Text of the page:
Robust resilience and substantial interest: a survey of pharmacological cognitive enhancement among university students in the UK and Ireland

PLoS One. 2014 Oct 30;9(10):e105969. doi: 10.1371/journal.pone.0105969. eCollection 2014.


Use of 'smart drugs' among UK students is described in frequent media reports as a rapidly increasing phenomenon. This article reports findings from the first large-scale survey of pharmacological cognitive enhancement (PCE) among students in the UK and Ireland. Conducted from February to September 2012, a survey of a convenience sample of 877 students measured PCE prevalence, attitudes, sources, purposes and ethics. Descriptive and logistic regression statistical methods were used to analyse the data. Lifetime prevalence of PCE using modafinil, methylphenidate or Adderall was under 10%, while past regular and current PCE users of these substances made up between 0.3%-4% of the survey population. A substantial majority of students was unaware of and/or uninterested in PCE; however about one third of students were interested in PCE. PCE users were more likely to be male, British and older students; predictors of PCE use included awareness of other students using PCEs, ADHD symptomatology, ethical concerns, and alcohol and cannabis use. The survey addresses the need for better evidence about PCE prevalence and practices among university students in the UK. We recommend PCE-related strategies for universities based on the survey findings.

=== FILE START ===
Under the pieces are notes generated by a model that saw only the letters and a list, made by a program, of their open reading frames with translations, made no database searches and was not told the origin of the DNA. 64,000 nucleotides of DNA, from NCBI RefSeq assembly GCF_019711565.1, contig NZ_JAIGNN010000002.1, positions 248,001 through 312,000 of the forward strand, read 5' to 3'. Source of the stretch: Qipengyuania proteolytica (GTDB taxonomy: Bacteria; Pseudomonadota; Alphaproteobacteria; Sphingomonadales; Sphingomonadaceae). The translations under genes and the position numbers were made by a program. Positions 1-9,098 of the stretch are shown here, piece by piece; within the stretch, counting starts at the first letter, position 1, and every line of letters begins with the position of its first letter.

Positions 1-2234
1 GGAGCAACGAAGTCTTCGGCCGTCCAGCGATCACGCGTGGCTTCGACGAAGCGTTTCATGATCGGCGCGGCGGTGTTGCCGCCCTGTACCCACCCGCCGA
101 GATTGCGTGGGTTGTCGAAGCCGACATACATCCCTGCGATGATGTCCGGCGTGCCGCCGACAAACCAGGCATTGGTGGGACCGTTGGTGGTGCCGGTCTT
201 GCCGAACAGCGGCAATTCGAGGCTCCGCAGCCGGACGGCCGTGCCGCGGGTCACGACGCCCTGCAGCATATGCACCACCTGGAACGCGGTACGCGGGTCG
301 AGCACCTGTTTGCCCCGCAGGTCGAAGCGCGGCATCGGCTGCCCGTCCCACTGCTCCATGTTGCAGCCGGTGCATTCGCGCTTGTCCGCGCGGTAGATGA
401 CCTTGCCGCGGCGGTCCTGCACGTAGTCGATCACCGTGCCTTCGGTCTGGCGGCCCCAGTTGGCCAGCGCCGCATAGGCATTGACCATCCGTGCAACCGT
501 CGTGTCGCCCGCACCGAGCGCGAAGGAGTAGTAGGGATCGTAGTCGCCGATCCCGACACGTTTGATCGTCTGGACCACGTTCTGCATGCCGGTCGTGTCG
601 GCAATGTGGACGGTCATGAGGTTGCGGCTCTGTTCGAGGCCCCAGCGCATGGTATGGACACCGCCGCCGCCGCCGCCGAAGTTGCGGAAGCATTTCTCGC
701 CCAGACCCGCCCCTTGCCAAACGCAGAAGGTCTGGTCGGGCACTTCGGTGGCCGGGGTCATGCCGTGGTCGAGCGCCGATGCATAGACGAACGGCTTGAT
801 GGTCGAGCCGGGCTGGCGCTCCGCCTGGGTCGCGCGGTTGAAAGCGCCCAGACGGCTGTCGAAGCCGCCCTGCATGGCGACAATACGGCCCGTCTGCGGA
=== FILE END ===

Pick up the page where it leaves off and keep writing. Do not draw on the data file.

Publication types

  • Research Support, Non-U.S. Gov't

MeSH terms

  • Adolescent
  • Adult
  • Amphetamines / administration & dosage*
  • Benzhydryl Compounds / administration & dosage*
  • Female
  • Humans
  • Ireland
  • Male
  • Methylphenidate / administration & dosage*
  • Modafinil
  • Nootropic Agents / administration & dosage*
  • Sex Factors
  • Students*
  • United Kingdom
  • Wakefulness-Promoting Agents / administration & dosage*


  • Adderall
  • Amphetamines
  • Benzhydryl Compounds
  • Nootropic Agents
  • Wakefulness-Promoting Agents
  • Methylphenidate
  • Modafinil

Grant support

The survey was funded by the LSE Sticerd Foundation and LSE Personal Research Fund. The funders had no role in study design, data collection and analysis, decision to publish or preparation of the manuscript.